This week we’ve been working out what a central idea is all about and how to work out whether a central idea is a good one or not…
Firstly, we did some human graphing based on central ideas to work out who thought that they were good and why. Then we learnt about the criteria that make a central idea effective. These are the criteria that we have learnt to consider. Central ideas need to be; written in a neutral voice that does not convey value, invite a range of responses, relevant to the theme, promote conceptual understanding, globally significant, challenging and extending, and a statement written in one sentence.
Armed with this knowledge and understanding we wrote our own central ideas and then looked at each other’s. It was hard at first but after we considered a few it became easier. As a group we identified three central ideas that we thought would work with a bit of tweaking…
The tweaking didn’t take too long and before we knew it we had a central idea that we could test against our topics. It worked for all the topics!
The central idea for our exhibition is; the wellbeing of citizens is affected by the action and inaction of individuals and communities.
Today, we watched Martin Luther King’s inspirational ‘I have a dream’ speech. It also happened to be the 51st anniversary of the speech.
It was amazing to see the passion and audience that he had and the power of his determination! Action can take many forms…
Have a look for yourself…
As we are now gathering a lot of information from Primary and Secondary Sources, we need to make sure that we reference the information we get so that we don’t use copyrighted information and/or someone else’s work and claim it as ours.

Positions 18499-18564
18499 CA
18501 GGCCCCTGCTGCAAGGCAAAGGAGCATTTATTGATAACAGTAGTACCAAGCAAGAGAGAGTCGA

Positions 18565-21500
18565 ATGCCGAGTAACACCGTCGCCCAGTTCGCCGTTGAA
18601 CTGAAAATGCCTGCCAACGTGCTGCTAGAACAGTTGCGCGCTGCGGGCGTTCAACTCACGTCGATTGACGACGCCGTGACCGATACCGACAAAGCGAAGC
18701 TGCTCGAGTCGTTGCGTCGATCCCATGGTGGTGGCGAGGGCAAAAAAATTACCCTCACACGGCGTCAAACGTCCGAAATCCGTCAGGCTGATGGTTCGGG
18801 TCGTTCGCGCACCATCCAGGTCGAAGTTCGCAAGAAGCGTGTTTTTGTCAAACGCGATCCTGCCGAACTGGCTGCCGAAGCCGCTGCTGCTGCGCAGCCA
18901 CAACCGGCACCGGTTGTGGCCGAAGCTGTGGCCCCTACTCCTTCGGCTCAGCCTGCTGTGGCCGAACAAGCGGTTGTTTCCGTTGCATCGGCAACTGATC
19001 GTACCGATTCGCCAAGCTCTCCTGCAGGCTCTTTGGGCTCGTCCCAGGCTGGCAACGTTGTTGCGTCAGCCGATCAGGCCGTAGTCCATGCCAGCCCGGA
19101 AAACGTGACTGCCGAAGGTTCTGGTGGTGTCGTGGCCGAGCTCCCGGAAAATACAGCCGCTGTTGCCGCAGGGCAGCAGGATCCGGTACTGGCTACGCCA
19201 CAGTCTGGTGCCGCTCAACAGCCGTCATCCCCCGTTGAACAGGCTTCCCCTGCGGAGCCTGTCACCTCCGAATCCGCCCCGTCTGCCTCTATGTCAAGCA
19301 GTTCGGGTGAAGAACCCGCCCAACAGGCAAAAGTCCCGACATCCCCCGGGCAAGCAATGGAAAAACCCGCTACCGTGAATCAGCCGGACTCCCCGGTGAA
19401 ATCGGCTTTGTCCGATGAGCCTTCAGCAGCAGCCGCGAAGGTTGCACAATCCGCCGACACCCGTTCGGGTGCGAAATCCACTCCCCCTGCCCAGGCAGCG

We revisited the concept and importance of academic honesty today and signed a declaration that we would demonstrate academic honesty throughout our exhibition.
Here is a copy of our declaration.
Today, Mr C gave us a refresher lesson on Primary and Secondary Sources of Information and together we came up with a great list of different examples. We realise that primary sources of information are going to add a lot of value and importance to our inquiries!
This week has been an exciting and busy one as we welcomed a variety of ‘experts’ in their fields into our school to share their knowledge and provoke our thinking into the theme of how we organise ourselves, and the issue of marginalised groups (of all types).
Our visitors included Mrs Rose (Refuge), Mrs Gresham (Anglicare), Mr Guest (Ku-ring-gai Council), Mr Mahoney (Cerebral Palsy Alliance), Mr Menzies (Surf Life Saving and CPA) and the Hon. Paul Fletcher (Local Member).
Each speaker added to our individual and collective understanding of our central idea and the issues that we’ve raised in our discussions. It was inspiring to hear what’s happening in our world and how action is leading to change and the care of those in need.
We’ve spent several sessions revisiting the Exhibition and considering what it is and what it isn’t…
We know that we’ll need to demonstrate our knowledge by using all the transdisciplinary skills, concepts, attitudes and learner profile attributes throughout our unit of inquiry.
We’ll also need to consider what action could arise from our inquiry which is a really important aspect of this process.
So now we’re ready to starting developing a central idea for the whole class, to decide on our topics and to plan our units of inquiry. There are definitely exciting times ahead!